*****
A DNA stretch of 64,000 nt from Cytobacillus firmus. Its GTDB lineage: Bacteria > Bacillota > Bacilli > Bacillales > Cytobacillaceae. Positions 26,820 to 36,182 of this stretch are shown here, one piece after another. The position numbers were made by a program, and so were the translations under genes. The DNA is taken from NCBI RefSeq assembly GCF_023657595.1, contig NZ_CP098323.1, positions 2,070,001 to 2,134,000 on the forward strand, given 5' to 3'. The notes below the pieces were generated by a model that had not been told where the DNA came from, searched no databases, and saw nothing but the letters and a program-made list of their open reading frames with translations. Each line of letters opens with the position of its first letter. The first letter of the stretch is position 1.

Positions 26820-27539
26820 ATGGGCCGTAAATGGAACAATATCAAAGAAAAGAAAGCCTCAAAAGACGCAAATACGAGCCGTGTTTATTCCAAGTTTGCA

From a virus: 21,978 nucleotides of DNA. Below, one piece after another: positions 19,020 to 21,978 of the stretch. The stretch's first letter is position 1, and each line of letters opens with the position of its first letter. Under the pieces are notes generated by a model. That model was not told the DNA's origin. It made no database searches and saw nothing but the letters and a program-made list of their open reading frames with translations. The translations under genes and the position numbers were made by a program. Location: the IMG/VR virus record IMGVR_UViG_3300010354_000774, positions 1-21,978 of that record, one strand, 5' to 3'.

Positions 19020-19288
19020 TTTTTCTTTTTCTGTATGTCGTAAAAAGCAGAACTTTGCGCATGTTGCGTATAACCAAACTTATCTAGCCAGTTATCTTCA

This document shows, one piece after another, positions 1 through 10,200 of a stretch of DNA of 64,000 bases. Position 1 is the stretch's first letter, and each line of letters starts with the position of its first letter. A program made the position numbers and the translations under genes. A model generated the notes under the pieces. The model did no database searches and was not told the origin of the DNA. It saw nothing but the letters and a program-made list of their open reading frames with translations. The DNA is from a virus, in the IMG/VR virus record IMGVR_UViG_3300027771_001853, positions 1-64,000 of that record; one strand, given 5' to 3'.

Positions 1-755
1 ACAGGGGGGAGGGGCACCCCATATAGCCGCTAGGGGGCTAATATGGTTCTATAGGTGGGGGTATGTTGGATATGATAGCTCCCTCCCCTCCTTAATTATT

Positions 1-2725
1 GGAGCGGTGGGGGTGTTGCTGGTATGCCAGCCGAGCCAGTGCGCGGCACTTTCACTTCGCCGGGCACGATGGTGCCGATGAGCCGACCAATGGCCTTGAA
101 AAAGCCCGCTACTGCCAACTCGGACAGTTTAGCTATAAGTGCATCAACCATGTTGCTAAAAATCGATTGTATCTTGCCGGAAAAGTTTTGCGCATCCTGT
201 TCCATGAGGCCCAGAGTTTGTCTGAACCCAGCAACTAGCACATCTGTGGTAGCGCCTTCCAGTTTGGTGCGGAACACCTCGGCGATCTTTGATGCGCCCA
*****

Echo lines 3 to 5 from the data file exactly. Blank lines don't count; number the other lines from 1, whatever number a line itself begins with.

26820 ATGGGCCGTAAATGGAACAATATCAAAGAAAAGAAAGCCTCAAAAGACGCAAATACGAGCCGTGTTTATTCCAAGTTTGCA

From a virus: 21,978 nucleotides of DNA. Below, one piece after another: positions 19,020 to 21,978 of the stretch. The stretch's first letter is position 1, and each line of letters opens with the position of its first letter. Under the pieces are notes generated by a model. That model was not told the DNA's origin. It made no database searches and saw nothing but the letters and a program-made list of their open reading frames with translations. The translations under genes and the position numbers were made by a program. Location: the IMG/VR virus record IMGVR_UViG_3300010354_000774, positions 1-21,978 of that record, one strand, 5' to 3'.

Positions 19020-19288